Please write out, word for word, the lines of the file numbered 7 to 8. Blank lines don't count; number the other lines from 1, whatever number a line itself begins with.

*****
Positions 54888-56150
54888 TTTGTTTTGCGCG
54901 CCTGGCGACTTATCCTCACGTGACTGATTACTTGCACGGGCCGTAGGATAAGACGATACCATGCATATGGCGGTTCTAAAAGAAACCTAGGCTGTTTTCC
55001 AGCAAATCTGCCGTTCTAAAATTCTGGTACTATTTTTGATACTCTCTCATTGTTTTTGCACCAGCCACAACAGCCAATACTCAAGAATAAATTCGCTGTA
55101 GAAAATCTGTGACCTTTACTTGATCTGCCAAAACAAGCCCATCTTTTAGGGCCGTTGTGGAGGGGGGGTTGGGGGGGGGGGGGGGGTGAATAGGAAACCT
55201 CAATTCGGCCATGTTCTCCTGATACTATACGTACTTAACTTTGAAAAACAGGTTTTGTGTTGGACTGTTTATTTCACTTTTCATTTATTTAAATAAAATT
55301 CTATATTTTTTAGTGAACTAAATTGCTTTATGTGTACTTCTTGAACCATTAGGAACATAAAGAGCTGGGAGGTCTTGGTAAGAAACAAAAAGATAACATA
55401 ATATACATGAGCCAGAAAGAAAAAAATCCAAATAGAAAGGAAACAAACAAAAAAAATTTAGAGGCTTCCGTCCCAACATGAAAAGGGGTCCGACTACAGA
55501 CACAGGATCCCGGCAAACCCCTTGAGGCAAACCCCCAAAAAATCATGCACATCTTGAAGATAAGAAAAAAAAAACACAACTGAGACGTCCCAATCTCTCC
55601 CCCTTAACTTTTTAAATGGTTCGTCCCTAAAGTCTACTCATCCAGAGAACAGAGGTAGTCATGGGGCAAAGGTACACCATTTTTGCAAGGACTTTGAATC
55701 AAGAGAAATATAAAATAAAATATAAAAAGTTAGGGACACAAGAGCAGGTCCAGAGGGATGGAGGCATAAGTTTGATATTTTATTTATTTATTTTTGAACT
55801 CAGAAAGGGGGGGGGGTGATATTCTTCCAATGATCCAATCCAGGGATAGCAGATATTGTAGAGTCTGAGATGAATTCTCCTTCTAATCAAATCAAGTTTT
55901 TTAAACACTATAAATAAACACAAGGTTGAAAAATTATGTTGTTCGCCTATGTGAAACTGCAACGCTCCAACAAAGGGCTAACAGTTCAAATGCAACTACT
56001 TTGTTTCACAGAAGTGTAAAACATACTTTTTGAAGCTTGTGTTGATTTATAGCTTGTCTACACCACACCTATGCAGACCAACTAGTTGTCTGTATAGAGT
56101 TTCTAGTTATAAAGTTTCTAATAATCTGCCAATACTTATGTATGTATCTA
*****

55301 CTATATTTTTTAGTGAACTAAATTGCTTTATGTGTACTTCTTGAACCATTAGGAACATAAAGAGCTGGGAGGTCTTGGTAAGAAACAAAAAGATAACATA
55401 ATATACATGAGCCAGAAAGAAAAAAATCCAAATAGAAAGGAAACAAACAAAAAAAATTTAGAGGCTTCCGTCCCAACATGAAAAGGGGTCCGACTACAGA